Neuroscientists from St. Petersburg University, led by Professor Allan V. Kalueff, in collaboration with an international team of IT specialists, have become the first in the world to apply the artificial intelligence (AI) algorithms to phenotype zebrafish psychoactive drug responses. They managed to train AI to determine—by fish response—which psychotropic agents were used in the experiment.
The research findings are published in the journal Progress in Neuro-Psychopharmacology and Biological Psychiatry.
The zebrafish (Danio rerio) is a freshwater bony fish that is presently the second-most (after mice) used model organism in biomedical research. The advantages for utilizing zebrafish as a model biological system are numerous, including low maintenance costs and high genetic and physiological similarity to humans. Zebrafish share 70% of genes with us. Furthermore, the simplicity of the zebrafish nervous system enables researchers to achieve more explicit and accurate results, as compared to studies with more complex organisms.
According to Professor Allan V. Kalueff, the Principal Investigator of the study and Head of the Laboratory of Biological Psychiatry at the Institute of Translational Biomedicine at St. Petersburg University, AI algorithms based on neural networks are gaining ground in biomedicine as a promising, reliable and efficient research tool. They enable an unbiased and objective analysis of biological data, thus contributing to the identification of new general patterns that may not be obvious at first sight or obtainable from the general data set.
Despite the fact that artificial intelligence is being increasingly used in neuroscience, the study by St. Petersburg University scientists has been the first to apply the AI neural network-based algorithms to analyze zebrafish locomotor tracks (movements). The researchers compared data collected previously in a series of in vivo experiments with adult zebrafish exposed to neurotropic drugs and unexposed control groups.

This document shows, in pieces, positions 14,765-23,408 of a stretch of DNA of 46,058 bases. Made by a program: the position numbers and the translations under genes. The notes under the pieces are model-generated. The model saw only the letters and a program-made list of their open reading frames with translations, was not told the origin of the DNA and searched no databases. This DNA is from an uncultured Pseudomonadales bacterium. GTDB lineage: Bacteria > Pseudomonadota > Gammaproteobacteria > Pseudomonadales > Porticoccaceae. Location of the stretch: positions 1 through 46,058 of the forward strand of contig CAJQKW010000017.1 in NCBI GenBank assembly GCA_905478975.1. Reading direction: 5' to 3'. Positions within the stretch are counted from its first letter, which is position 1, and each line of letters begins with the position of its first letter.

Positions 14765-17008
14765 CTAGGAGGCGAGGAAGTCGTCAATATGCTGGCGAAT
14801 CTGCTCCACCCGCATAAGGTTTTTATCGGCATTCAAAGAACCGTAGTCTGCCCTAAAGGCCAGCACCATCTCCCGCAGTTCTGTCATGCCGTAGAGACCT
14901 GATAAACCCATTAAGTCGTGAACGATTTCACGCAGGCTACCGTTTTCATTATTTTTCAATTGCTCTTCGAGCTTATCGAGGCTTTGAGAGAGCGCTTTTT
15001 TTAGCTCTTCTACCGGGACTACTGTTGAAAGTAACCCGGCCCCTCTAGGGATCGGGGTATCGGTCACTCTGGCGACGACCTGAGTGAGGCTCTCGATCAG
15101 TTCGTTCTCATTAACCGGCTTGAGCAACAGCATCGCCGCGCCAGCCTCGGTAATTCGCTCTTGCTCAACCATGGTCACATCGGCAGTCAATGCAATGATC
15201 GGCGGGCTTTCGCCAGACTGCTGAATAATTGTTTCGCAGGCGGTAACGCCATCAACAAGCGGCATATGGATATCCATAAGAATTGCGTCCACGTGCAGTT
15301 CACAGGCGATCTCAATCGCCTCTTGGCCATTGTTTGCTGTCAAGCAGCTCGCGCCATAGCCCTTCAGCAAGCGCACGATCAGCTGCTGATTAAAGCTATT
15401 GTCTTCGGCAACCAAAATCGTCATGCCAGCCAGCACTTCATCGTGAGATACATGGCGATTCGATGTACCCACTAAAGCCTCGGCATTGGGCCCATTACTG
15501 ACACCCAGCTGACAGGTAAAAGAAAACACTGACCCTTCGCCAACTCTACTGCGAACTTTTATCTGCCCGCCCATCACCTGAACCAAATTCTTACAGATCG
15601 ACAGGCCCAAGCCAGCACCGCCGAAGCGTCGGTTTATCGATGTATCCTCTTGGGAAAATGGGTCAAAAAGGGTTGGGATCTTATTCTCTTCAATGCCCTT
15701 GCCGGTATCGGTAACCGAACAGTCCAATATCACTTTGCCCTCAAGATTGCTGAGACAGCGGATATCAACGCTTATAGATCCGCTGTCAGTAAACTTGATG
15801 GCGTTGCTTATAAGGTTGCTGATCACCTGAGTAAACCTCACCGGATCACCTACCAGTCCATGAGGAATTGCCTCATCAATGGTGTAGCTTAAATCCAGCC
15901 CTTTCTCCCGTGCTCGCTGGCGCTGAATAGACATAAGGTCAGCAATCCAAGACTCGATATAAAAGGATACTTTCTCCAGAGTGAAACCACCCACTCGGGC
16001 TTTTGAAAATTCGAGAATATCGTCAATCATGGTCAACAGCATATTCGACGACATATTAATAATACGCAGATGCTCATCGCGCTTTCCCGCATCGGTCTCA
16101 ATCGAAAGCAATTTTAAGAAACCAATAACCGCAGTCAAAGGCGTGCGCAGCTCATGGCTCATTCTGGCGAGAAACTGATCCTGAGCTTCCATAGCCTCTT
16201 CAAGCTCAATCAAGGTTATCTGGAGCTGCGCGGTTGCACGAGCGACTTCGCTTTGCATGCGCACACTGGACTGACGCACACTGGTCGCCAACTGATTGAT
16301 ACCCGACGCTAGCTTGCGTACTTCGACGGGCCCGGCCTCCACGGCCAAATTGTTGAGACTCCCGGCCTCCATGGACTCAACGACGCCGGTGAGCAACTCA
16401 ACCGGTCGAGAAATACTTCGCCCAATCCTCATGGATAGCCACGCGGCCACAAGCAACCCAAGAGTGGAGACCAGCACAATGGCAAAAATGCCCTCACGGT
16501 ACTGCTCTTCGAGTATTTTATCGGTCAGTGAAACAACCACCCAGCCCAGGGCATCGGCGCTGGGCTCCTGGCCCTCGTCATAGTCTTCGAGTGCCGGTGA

In the study, zebrafish were exposed acutely to various psychotropic drugs, including nicotine; ethanol; caffeine; and others. Each of these drugs affects the central nervous system (CNS) of zebrafish and their locomotor patterns. The experimental data have already been reported by the scientists from St. Petersburg University in research papers.
Differences in the locomotor activities of zebrafish under the influence of various CNS substances were used to train AI algorithms on the video data obtained during previous experiments.
The study utilized a Convolution Neural Network (CNN) model, specifically designed to work with visual data (images) and inspired by the cortical visual information processing system in human and animal brains. It extracts simple image features, such as gradients or lines, and then combines them at the next layer to obtain a richer and more complex image representation (shape). Each CNN layer increases the complexity of the processed data, thus helping to extract non-trivial drug-specific patterns of animal locomotion. For example, exposure to ketamine evokes prominent circular behavior of fish (typically near the water surface), while ethanol exerts dose-dependent biphasic effects with initial activation and later sedation.
“The most challenging part of the study was to find the critical optimal AI training protocols and to confirm the validity of the research methods and the accuracy of the research findings,” said Professor Kalueff.
“In the end, it all worked out well. From a theoretical viewpoint, the study findings proved the applicability of our AI approach for analysis of behavioral effects of neuroactive drugs on zebrafish. From a practical view point, this gives us an ample opportunity to study new psychotropic pharmaceuticals,” he explained.
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